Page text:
Landscape Diagnostic Guide
for Problems Affecting Woody Ornamentals and Herbaceous Perennials
This guide provides information on problems commonly associated with woody and herbaceous perennials of the upper Midwest. Detailed information about when and where the problems are observed, signs and symptoms, and treatment methods are included for each problem.
Landscape problems can be caused by living (biotic) or nonliving (abiotic) sources. Biotic pests include insects, mites, fungi, viruses, bacteria, and wildlife. Abiotic problems develop from environmental (temperature, wind, moisture), site (soil, compaction), cultural (pruning, mower blight), chemical (spills), or nutritional (excess or deficiency) problems.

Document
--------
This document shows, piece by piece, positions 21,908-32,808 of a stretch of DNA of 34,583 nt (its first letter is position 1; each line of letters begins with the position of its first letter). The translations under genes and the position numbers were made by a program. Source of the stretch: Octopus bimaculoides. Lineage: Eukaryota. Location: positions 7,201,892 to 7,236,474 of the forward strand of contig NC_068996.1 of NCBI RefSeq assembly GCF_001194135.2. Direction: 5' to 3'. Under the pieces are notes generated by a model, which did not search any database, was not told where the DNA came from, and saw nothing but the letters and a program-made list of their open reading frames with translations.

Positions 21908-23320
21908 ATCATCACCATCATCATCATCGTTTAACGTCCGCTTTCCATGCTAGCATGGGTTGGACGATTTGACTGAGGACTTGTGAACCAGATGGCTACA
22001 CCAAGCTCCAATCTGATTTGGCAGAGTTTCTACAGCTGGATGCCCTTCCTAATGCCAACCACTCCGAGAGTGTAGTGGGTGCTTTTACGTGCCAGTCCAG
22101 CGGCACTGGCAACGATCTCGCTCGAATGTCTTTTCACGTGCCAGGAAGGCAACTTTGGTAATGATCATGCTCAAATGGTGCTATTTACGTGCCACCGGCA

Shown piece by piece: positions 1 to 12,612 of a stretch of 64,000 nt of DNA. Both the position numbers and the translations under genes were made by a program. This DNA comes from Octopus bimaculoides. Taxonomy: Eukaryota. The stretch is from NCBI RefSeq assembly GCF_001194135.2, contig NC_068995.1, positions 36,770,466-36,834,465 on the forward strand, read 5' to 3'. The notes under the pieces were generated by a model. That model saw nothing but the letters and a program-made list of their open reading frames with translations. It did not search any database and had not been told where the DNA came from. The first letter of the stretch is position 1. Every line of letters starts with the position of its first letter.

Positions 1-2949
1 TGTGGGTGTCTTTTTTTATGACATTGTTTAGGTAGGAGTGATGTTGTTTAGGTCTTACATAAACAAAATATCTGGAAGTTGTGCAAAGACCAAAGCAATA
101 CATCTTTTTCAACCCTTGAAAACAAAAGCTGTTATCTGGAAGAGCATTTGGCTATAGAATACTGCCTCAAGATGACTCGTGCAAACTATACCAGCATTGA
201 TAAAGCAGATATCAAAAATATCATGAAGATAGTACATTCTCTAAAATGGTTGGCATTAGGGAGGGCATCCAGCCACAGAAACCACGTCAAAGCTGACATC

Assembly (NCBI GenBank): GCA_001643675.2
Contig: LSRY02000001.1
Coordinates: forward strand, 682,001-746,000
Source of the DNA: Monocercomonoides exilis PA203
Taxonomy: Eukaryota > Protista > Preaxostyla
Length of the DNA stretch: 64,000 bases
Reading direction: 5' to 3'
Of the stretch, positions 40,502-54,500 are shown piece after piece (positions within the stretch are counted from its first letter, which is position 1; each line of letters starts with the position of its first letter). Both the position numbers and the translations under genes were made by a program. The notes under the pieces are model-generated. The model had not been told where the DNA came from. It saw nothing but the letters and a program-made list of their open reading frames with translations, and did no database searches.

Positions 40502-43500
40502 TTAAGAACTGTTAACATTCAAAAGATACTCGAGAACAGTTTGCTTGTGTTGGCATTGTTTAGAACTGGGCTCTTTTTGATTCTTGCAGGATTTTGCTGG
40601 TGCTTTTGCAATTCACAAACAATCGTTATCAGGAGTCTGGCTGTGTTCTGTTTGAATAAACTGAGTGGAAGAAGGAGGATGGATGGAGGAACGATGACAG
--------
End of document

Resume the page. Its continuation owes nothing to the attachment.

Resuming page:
NOTE: All links below are PDF files (Size range: 200KB to 1.5MB). You will need Adobe Reader to view and print the files.
Vertebrate pest damage occurs on many woody and herbaceous plants. Most of the time vertebrate pests are not discriminating as to the host they damage.
Damage from beavers, chipmunks, deer/elk, feral hogs, mice, pocket gophers, porcupines, rabbits, raccoons/opossums, thirteen-lined ground squirrels, tree squirrels, voles, woodchucks, woodpeckers, and other birds are included in the vertebrate pest pages.